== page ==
A 20 year old Lynette White was murdered in 1988 in South Wales. The case was up in the air for 15 years. The blood spot found again in her room in 2000. It was missed at the first time around.
The police ran through a national DNA database of known criminals. All went in vain. Finally they got DNA profile close to a 14-year-old boy. DNA testing of the boy’s family led police to Jeffrey Gafoor, the boy’s paternal uncle. Police matched his DNA exactly that of the blood sample. The Gafoor confessed the crime.
This is a dramatic example of ‘kinship analysis’. The U.K. has adopted the policy to collect DNA. In the U.S., the rules vary depending on the state. The U.S. criminal database contains DNA samples of about 3 million people.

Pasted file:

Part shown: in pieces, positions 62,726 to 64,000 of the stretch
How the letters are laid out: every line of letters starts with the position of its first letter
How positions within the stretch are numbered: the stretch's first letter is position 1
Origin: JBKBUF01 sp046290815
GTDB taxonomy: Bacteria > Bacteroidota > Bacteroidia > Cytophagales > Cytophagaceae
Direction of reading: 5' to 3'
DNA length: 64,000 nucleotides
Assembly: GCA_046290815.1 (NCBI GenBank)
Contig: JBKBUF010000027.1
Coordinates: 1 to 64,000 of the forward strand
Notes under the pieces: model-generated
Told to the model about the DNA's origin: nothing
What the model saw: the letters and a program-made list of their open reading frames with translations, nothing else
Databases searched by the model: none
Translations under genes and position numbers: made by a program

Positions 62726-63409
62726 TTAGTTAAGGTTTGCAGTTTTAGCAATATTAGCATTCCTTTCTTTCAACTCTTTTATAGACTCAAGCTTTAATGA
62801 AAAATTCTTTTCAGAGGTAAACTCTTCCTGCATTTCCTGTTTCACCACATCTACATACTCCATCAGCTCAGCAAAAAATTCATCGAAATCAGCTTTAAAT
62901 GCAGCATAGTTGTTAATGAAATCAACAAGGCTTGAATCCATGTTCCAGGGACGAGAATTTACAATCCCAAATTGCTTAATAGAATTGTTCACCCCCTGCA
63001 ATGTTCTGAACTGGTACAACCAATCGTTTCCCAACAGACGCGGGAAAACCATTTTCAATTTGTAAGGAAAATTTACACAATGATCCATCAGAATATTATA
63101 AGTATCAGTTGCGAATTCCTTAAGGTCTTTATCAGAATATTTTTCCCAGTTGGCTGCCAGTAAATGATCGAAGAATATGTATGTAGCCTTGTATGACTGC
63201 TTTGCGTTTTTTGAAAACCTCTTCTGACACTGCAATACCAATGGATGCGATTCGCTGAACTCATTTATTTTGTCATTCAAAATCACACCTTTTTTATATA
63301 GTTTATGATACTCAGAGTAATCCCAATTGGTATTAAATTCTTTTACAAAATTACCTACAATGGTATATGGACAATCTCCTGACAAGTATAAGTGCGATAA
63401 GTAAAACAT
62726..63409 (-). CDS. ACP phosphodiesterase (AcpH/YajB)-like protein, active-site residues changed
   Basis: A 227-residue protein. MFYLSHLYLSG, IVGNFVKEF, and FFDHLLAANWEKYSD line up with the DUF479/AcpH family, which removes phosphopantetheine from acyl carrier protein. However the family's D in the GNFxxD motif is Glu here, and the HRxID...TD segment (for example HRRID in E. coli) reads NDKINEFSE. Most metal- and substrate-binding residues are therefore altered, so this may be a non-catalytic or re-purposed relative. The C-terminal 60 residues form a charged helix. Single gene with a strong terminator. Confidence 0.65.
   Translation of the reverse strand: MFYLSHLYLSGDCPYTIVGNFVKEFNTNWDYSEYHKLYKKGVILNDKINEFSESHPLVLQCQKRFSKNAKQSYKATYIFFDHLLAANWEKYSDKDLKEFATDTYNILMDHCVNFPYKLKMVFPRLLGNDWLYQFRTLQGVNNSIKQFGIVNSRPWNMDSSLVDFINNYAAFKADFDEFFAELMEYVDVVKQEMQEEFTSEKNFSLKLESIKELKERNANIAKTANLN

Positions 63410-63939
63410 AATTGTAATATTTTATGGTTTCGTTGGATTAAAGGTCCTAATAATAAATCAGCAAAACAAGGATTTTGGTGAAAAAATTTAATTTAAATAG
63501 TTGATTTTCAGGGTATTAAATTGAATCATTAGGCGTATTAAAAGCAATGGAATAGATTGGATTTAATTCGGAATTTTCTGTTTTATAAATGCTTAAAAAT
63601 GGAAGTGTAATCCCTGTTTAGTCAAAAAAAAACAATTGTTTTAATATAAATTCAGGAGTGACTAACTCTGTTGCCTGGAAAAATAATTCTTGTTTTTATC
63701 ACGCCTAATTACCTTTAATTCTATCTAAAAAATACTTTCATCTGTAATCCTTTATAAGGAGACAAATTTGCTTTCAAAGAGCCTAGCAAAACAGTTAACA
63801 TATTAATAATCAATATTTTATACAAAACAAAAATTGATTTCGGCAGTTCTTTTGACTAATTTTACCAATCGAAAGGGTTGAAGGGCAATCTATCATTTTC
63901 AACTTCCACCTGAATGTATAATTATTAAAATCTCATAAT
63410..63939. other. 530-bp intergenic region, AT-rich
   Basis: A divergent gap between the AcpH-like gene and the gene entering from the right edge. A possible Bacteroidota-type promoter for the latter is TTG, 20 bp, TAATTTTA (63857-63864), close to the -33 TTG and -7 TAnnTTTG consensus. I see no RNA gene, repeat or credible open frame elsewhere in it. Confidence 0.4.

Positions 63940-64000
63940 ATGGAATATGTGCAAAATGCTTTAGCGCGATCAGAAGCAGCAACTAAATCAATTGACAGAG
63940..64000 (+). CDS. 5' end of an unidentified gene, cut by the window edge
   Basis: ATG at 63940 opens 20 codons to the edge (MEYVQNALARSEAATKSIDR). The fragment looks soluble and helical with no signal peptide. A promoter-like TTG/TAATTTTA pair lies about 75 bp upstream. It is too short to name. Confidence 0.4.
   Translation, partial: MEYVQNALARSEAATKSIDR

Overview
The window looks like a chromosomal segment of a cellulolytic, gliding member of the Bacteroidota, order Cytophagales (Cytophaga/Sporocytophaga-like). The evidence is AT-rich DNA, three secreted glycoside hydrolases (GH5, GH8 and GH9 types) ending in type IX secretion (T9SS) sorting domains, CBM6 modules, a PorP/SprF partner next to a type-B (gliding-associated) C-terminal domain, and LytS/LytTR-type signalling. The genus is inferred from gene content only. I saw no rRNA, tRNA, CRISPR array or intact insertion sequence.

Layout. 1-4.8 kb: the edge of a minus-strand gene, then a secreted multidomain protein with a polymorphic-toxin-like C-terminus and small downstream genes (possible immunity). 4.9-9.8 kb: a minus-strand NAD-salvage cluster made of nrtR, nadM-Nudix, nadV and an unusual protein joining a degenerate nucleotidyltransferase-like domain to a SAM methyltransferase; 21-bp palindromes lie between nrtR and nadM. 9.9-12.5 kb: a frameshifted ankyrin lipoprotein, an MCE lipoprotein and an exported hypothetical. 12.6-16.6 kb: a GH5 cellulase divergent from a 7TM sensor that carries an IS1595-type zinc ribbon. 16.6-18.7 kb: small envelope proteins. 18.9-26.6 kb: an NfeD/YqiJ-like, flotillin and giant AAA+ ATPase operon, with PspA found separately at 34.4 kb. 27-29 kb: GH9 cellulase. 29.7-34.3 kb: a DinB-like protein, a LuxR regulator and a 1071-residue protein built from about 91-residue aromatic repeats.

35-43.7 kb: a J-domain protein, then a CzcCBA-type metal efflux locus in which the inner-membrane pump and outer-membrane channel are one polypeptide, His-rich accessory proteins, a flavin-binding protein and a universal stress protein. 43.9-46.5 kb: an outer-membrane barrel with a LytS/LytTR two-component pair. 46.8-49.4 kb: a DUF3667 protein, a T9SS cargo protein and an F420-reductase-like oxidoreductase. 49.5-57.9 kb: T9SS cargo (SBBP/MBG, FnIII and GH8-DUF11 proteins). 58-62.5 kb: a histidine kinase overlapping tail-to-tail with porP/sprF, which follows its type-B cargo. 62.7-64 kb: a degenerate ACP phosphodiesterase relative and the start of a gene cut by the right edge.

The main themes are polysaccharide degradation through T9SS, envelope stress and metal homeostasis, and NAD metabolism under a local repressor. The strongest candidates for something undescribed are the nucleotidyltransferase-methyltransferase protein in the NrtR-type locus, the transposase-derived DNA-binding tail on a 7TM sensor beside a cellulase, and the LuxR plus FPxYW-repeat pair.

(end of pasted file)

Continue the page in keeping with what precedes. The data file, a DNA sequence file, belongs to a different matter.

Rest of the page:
But experts worry to preserve a DNA database of criminal relatives. One solution was said to create universal DNA databases from every citizen. Use the kinship analysis for only the most serious cases was the other option.
Any policy of the use of kinship analysis will have to retain a problematic balance between collective security and individual privacy. It will be humiliating to put a whole class of people who have never been offended, detained or alleged of a crime under lifelong genetic observation.